LETTERS OF CREDIT AS AN EXPORT MARKETING TOOL
You’re relatively new to the exporting game. Sure, you’ve had a few nibbles, sent a couple of little shipments off by courier and taken payment by credit card. But now it’s time to get into “real” exporting and you’ll need to work out, amongst other things, your payment policy. Of course you’ll want payment up front before you dispatch the goods, or even before you accept the customer’s order. That policy though will immediately put the brakes on your export success. How would you feel, sending someone you don’t know in another country your hard-earned cash on the hope and promise that you’ll one day eventually get the goods in exchange? Not thrilled? And that’s probably how your potential customer will feel too.
Maybe you’d consider accepting say 25% deposit up front and 75% before shipment. But if the 75% never comes then you’re holding goods which cost you probably triple the deposit and they mightn’t be of use to anyone else.
It’s time to consider a documentary credit, more commonly called a letter of credit or L/C. This means that your customer’s bank promises to pay you if you submit complying documents to your bank after the goods have been shipped, and normally requires as one of those documents a “draft” drawn “at sight”. Your customer will be paying for the goods even before they arrive over there.
Your competitors might be offering your customer payment terms of 30 or 60 days so how can you get in on this game without going broke?
If your financial position is fairly solid you could consider giving your customer terms of say 60 days after dispatch, by way of their letters of credit requiring presentation of your draft, not at sight, but at “60 days after bill of lading date”. This means that you won’t see the payment until that due date. Your customer will quite likely be very happy with this arrangement as it can free up their cash flow until after the goods have been received by them. If they put up cash security then it will sit in their bank probably earning interest. They will however have a currency risk for those 60 days. And of course there are a number of issues for you too. Very importantly, if you sold in a currency other than Australian dollars then your exchange risk continues until that due date. There will also be a negative impact on your cash flow and you are reliant on the overseas bank honoring their promise.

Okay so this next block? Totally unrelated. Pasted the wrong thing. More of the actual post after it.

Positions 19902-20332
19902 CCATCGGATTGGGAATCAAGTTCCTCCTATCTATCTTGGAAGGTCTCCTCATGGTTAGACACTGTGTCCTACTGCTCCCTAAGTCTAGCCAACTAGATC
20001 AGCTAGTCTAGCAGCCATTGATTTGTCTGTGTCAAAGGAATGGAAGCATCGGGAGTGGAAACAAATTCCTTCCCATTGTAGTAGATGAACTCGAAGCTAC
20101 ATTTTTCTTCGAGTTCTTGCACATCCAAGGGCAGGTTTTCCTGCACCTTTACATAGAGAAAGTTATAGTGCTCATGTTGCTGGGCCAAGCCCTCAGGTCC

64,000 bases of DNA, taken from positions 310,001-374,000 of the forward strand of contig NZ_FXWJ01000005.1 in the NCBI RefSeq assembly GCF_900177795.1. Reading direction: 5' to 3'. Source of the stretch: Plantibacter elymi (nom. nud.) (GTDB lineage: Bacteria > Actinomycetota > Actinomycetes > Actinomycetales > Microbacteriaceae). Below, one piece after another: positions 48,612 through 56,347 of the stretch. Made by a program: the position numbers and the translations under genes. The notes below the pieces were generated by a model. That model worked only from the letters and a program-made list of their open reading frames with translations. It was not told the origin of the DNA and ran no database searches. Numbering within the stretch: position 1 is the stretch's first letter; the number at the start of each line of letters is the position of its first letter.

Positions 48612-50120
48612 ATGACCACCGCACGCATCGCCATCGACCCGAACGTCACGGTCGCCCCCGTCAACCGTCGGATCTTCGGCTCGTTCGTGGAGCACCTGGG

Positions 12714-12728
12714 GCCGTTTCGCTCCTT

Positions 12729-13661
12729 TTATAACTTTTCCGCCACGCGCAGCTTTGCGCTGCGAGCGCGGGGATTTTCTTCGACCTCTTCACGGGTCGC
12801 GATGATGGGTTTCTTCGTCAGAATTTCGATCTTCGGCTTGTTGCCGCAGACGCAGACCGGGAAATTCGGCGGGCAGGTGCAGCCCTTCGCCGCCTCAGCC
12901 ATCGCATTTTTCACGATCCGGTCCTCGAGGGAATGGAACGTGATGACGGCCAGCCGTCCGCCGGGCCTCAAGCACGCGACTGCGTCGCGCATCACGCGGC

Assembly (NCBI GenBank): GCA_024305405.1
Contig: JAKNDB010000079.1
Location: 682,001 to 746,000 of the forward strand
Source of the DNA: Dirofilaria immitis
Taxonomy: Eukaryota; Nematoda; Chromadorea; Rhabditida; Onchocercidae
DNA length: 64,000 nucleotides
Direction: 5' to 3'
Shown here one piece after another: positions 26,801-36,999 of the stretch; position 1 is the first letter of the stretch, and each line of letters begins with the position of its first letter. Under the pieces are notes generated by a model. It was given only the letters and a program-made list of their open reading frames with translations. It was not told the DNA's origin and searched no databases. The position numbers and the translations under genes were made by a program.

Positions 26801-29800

So on the assumption that your customer is delighted with the arrangement and is happy to hand over their order to you instead of to one of your competitors, how do you resolve those issues? Firstly, have your bank or another local bank “confirm” the letter of credit process for country, bank, and most importantly document risk. This means in effect that your bank guarantees payment so long as they consider that your documents are in perfect compliance with the L/C. This will cost you a fee, depending on how the confirming bank judges their risks, of anywhere from less than one percent to 5 or 6 percent per annum, often only a few hundred dollars. With a term drawing under a confirmed L/C, when you present your complying documents you instruct the confirming bank to “discount” the draft meaning that they pay you immediately. Two major benefits are that they will pay you “without recourse”meaning that even if the issuing bank for some reason fails to pay on the due date your bank cannot take the money back from you, and your foreign currency exchange risk also ceases when you are paid out. Naturally the confirming bank will charge you interest from when they pay you until they are reimbursed by the overseas bank, but the rate will be based on that applying for the particular currency plus an agreed margin and is sometimes less than your overdraft rate. This “loan” is secured by the confirmed L/C so it is not counted against your other facilities with your bank.
At this point you’re possibly thinking “oh no, more bank fees!” But let’s say for example that the confirmation fee is 2% pa, the L/C expires in about four months and drafts are at 60 days. The confirming bank’s exposure therefore will be a maximum of about 180 days so the confirmation fee will equate to 1% flat. Let’s also say that the discount interest for the 60 days is 7.5% pa, equating to 1.25% flat. If your gross profit margin was say 20% of your total costs then you will be reducing this to 17.75%.
But isn’t it better to make 17.75% than not make the sale at all?
Disclaimer: The information in this article is intended to be of a general nature only and is not advice. You should consult with your bank and your financial adviser to determine if this is the best course of action for you.